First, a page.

Fourth day thoughts from Headingley

What an interesting day, and a very good one for Chris Read who I wrote about at Cricinfo. The match is definitely in the balance, even though it will take a monumental and record-breaking effort from Pakistan to win. They have three of the best batsmen in the world to do it. Tuesday will be a thriller.

I’m exhausted and have nothing else to add. There is a batch of articles at Cricinfo so go and check them out

England v Pakistan, 3rd Test, Headingley, 4th day

So, we’re looking at a one innings match here. It’s all about how quickly England can score today – I don’t think the pitch will deteriorate enough to worry Pakistan in the fourth innings, if they’re set a tempting total. We have a match on here. Chat away.

If you’re very bored, read The Week That Was and our new feature for Mondays, Shots of the week (you can guess who’s behind it)

England v Pakistan, 3rd Test, Headingley, 3rd day

The third day from Headingley. Chat away you ‘orrible lot.

Scorecard

England v Pakistan, 3rd Test, Headingley, 2nd day

Odd first day. England raced along at more than four-per-over yet some of the decisions by the umpires – Billy Doctrove and Darrell Hair – were criminal. All worked in the favour of England and, in particular, Kevin Pietersen who nevertheless rode his luck with typical audacity and bullishness. Despite the loss of Chris Read – making his comeback after two-and-a-half-years – and the nightwatchman Matthew Hoggard, England ended the day on top. Pakistan, luckless throughout, looked lifeless and dispirited for much of the day; only Umar Gul showed any form or control. Mohammad Sami, though occasionally quick, lacked any semblance of control.

Day two – what will it hold? Chat away!

England v Pakistan, 3rd Test, Headingley, 1st day

Religion has, it is said, unified Pakistan and under Bob Woolmer they are a revitalised team with a greater togetherness. This wasn’t evident at Manchester last week though, when England stamped all over them. Expect a backlash tomorrow: there’s a lot of talent and a good dose of pride in this Pakistan team, and they could easily explode back into form as quickly as it deserted them at Old Trafford.

I’ll be on ball-by-ball commentary at Cricinfo, so keep the scorecard open for my and Jenny’s descriptions and musings of the day’s events. Ought to be a cracker.

Get chatting like the cricket-crazed people that you know you are.

England v Sri Lanka, 5th ODI, Headingley

The final one-dayer. Hurrah! Come on England, let’s at least see if they can compete this time.

Is too much cricket really never enough?

With all this media blather about over-worked cricket, I might as well put in my 0.02 cents.

Look, in one sense, it’s a bit rich for cricketers to complain that they are over-worked. Yes, Australia have played eleven Test matches and 18 ODI’s since October, but it is April, now. That is 70 odd days work in six months. Hardly the most onerous of work loads. And Australia have got a few extra days off in that lot by defeating opponents in Test matches in pretty short order. And they get paid literally millions. And they get the best groupies, as you might have noticed if you watch the Allan Border Medal night. So, you know, it’s not that hard a life being an international cricketer.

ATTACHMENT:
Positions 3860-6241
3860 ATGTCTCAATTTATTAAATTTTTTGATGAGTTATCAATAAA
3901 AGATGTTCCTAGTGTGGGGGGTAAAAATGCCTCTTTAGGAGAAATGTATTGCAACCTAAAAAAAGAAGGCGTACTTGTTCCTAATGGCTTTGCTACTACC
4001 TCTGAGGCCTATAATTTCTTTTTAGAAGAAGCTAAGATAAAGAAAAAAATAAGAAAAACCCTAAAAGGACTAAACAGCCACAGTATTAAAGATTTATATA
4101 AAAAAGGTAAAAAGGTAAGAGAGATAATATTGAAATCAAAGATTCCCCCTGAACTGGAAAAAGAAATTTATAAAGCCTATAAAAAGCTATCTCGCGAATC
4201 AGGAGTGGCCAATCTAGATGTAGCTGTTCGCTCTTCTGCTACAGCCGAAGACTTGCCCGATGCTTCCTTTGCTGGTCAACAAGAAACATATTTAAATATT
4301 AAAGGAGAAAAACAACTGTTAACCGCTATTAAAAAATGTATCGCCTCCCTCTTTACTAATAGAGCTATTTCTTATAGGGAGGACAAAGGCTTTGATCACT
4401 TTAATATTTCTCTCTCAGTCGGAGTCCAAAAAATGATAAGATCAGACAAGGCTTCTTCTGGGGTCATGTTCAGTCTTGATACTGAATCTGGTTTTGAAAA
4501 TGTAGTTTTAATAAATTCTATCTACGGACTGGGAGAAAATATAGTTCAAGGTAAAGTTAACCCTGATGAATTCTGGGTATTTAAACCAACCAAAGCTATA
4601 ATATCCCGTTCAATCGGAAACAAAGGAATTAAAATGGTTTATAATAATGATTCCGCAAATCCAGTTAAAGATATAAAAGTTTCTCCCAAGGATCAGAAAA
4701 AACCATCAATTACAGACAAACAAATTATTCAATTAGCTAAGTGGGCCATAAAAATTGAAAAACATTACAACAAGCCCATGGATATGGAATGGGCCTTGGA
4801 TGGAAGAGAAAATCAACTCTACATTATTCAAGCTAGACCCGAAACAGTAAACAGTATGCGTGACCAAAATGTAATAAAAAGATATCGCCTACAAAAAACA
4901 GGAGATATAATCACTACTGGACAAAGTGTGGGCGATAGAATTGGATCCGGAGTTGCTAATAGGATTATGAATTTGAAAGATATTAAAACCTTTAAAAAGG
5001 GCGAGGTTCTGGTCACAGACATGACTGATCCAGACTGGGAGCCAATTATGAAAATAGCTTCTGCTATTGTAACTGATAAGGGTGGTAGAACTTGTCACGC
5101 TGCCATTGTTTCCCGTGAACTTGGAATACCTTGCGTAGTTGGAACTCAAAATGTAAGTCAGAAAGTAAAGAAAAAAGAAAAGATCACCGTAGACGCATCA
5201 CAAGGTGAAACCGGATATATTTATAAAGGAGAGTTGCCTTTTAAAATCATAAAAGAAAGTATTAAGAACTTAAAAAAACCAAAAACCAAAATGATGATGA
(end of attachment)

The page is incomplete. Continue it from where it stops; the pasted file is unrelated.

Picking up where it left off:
But on another level, it IS hard work. Adam Gilchrist is not only a fine keeper, passable stand-in captain, mighty batting hero and all round good guy, but he’s usually quite particular about his appearance. I’m not accusing him of being a metrosexual or a wannabe David Beckham, he’s just normally a neat and tidy guy. But in the First Test, he gave a fair impression that he was dressing like a flood victim. Overdue for a shave, too. Miss Zainub would NOT have approved.

Because it is what they are doing on those days off that really tells on the players. English domestic cricket is far more demanding because you are playing cricket day in, day out for months on end. However it takes far less of a toll on the players because they don’t have to travel nearly as much. For a player in a midlands county, away games are just a shire away. None of this intercontinental travel stuff. If you are playing for Derbyshire, half your away games are in driving distance. I’ve had daily commutes longer then the distance between Headingley and Old Trafford.

But for the international cricketer, it is a way bit tougher then that. The cricket is more intense, the pressure higher, the distances are further, and the time away from family is more crushing. Away from the field the temptations and distractions of fame slowly become a burden, the aches and pains dull the senses and it is a wonder that players stay as switched on as they do.

I’m not sure the current surfeit of international Test cricket is entirely good for the fans either. I think something is lost from the anticipation point of view, and that takes away something of the ‘specialness’ of the occasion. Test Cricket, like caviar, should not be indulged in every week of the year. It isn’t good for the players or the fans. When the players identify with Bob Segar, we know we have a problem

Headingley Carnegie

As you’ll no doubt have heard by now, Headingley has been renamed Headingley Carnegie, and I’m reliably informed that the name comes from Andrew Carnegie. He was a self-made rich bloke who, in later life, gave away most of his money to fund public libraries and so forth. So now you know.

Rotten name, though…bloody sponsorship deals ruin names.